Daniel Felsenfeld Paul Bowles wrote, in his autobiography, of watching his friend John Cage listening, for the first time, to an acetate of one of his own string quartets—and laughing inconsolably. For years, we have been swallowing Cage and the PR machine around him as a truly serious presence, as a composer in the great […]
Philip KennicottCourtesy of The Washington Post When I was a teenager, I didn’t have much use for popular culture and especially popular music. It didn’t speak to me and it didn’t offer any particularly useful clues to negotiating adolescence. I didn’t turn to music for rebellion (I got my rebellion elsewhere) because popular music didn’t […]
Steve SmithPhoto by Andrew Kochera Peter Criss taught me to love Haydn. That remark deserves explanation, of course. To begin with, Peter Criss—neé Peter Crisscoula—was the original drummer for the loud, lewd, and garishly painted rock band Kiss. And it was my adolescent discovery of that band that started my long, ongoing relationship with music. […]
Nicole V. Gagné In the concert halls of 18th and 19th century Europe, percussion was traditionally regarded as being almost exclusively a secondary aspect of orchestral music—and one best employed with caution. Ironically, this European attitude toward percussion was summed up by an American composer noted for his nationalism. In What To Listen For In […]
Benjamin PiekutPhoto by Megan Wolf When I initially spoke with friends and colleagues about the notion of a new “common practice,” I became aware that the concept is not nearly as widely-recognized as I had initially thought. Is it a set of performance techniques? Is it neo-romantic symphonic music? Or could it be defined as […]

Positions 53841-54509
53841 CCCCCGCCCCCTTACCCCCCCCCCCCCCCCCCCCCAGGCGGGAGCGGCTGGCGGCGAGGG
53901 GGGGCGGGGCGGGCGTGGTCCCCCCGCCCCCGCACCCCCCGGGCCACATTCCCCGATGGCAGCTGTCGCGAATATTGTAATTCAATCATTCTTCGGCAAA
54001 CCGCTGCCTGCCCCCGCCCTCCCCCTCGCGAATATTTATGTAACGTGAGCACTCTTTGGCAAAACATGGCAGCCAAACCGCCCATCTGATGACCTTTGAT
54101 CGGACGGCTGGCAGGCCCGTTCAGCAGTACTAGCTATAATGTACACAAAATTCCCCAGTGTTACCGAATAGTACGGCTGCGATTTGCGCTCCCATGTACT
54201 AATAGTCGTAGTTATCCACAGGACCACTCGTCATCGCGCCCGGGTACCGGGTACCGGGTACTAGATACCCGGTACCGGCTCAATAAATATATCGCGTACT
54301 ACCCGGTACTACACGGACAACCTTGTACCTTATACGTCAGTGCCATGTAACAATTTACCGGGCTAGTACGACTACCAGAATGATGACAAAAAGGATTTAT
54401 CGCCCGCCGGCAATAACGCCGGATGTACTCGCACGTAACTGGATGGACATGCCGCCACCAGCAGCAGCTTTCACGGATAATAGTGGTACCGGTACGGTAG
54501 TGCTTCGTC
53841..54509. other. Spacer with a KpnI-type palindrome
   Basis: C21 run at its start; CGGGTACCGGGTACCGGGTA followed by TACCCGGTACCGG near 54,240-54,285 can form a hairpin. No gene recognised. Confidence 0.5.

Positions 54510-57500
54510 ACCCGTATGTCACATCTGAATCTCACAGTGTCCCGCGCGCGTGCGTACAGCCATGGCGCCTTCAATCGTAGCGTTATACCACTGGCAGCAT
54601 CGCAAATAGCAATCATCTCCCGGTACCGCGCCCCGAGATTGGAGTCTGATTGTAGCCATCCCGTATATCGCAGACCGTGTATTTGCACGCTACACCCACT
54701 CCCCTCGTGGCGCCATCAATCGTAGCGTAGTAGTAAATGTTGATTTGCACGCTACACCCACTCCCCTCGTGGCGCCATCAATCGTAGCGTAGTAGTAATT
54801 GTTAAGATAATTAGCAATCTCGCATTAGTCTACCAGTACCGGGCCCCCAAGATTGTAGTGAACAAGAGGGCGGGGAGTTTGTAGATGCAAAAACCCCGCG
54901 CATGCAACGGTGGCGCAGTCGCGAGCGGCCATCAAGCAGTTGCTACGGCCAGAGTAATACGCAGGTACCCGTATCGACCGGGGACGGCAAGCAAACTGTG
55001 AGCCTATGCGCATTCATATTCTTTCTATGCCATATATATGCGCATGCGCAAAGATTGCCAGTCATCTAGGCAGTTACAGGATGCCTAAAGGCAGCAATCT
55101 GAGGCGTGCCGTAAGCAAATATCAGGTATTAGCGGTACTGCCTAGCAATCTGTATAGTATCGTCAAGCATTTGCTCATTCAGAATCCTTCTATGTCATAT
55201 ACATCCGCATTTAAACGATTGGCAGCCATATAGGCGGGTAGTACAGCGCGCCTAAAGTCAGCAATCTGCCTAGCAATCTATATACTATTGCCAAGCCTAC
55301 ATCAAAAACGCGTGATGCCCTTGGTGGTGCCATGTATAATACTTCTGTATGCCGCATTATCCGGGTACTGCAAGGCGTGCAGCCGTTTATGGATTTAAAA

Jed Distler multitaskingPhoto by Randy Nordschow The great lyricist Johnny Mercer liked to tell the story of how his wife Ginger struck up a conversation with a stranger. Asked what her husband did, Ginger replied that he wrote songs. The stranger replied, “Yes, but what does he do for a living?” Many composers, in fact, […]
No one can doubt that music has a big role to play in the world of political protest. The controversial musicians we read about in the papers, though, are mostly from the pop and folk genres. It’s not only that those musicians are more visible, though that’s certainly true as well. Classical music and jazz seem to have a more long-term, measured, even sublimated approach to political protest, slower to react and more deeply embedded in the structure of the music itself.
Photo By Chris Harris The music of another time often reveals the most intimate language of the people then, the images and emotions that they truly considered to be real and valued. To experience their interior world, the sound of the music is one of the quickest triggers to evoke sensations, deep proto-memories that seem […]